Doctor of Nursing Practice (DNP) Projects
Utilizing a Toolkit with Individualized Food Label Education for Healthy Food Choices to Reduce the Burden of Chronic Disease Among Black Americans
Doctor of Nursing Practice
Family Nurse Practioner
Year Degree Awarded
Month Degree Awarded
Health Disparities of the Black Population, Social Determinants of Health, Nutrition, Evidence-Based Practice, Patient Education, Nutrition Facts Label, Brief Action Planning
Pamela Aselton PhD, FNP- BC
DNP Project Chair
Favorite Iradukunda, Ph.D., RN
DNP Project Outside Member Name
Andrew H Balder, MD
Background/Purpose: Black Americans are disproportionately affected by chronic diseases related to diet including hypertension, diabetes, obesity, and stroke when they lack healthy food options and healthy living environments. The purpose of this project was to implement and evaluate the feasibility and effectiveness of a toolkit that primary care providers could use to educate and support Black adults in adopting healthy diet habits to improve overall outcomes and work towards decreasing this disparity.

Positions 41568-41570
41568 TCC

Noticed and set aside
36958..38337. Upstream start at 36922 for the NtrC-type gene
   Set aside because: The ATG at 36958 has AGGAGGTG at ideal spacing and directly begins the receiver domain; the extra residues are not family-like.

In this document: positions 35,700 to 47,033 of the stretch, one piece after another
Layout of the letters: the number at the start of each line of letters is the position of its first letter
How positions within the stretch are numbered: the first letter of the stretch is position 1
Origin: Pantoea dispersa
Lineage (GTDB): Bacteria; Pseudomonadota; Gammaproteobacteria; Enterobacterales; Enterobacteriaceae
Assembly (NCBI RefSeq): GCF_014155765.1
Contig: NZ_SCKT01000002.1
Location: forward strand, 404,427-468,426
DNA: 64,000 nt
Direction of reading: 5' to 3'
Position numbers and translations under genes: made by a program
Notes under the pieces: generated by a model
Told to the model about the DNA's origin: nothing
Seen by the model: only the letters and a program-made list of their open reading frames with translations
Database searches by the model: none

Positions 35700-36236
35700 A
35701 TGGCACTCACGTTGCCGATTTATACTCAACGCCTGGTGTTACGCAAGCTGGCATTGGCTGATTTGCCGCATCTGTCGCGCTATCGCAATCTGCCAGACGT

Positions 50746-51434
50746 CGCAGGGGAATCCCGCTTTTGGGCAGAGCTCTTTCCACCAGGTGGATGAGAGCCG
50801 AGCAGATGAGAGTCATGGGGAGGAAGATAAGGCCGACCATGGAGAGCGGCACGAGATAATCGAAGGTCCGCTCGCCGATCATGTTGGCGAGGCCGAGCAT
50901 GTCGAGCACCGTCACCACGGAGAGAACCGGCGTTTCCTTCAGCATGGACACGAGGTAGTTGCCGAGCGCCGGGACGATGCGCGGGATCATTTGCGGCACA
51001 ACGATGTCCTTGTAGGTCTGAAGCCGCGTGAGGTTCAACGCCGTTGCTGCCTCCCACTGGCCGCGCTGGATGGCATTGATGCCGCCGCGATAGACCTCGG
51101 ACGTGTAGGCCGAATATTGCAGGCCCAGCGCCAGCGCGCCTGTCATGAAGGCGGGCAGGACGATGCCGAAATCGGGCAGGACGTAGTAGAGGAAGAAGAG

Methods: This quality improvement project took place at a Community Health Clinic in an urban neighborhood. Participants received nutrition education utilizing a graphic titled “Your Nutrition Facts” that contained daily calorie and nutrient needs and a Brief Action Planning Intervention session to assist participants in developing a goal related to improving one nutrient for two weeks. Participants completed pre and post intervention Likert Scale surveys with questions on nutrition knowledge, ability to determine healthy foods from labels, and confidence in making diet changes.
Results: Effectiveness was measured using paired t-tests. Results showed a significant increase in all survey questions post intervention including a 22% overall increase in ability to tell if a food healthy from its label, a 10% increase in confidence of improving diet, and increases in knowledge of daily calorie needs (130%) and daily nutrient needs (151%).
Conclusions: Diet education and support, provided within primary care provider office visits is effective in improving knowledge, ability, and confidence in selecting healthy foods, and can work towards mitigating health disparities and the effects of structural racism.
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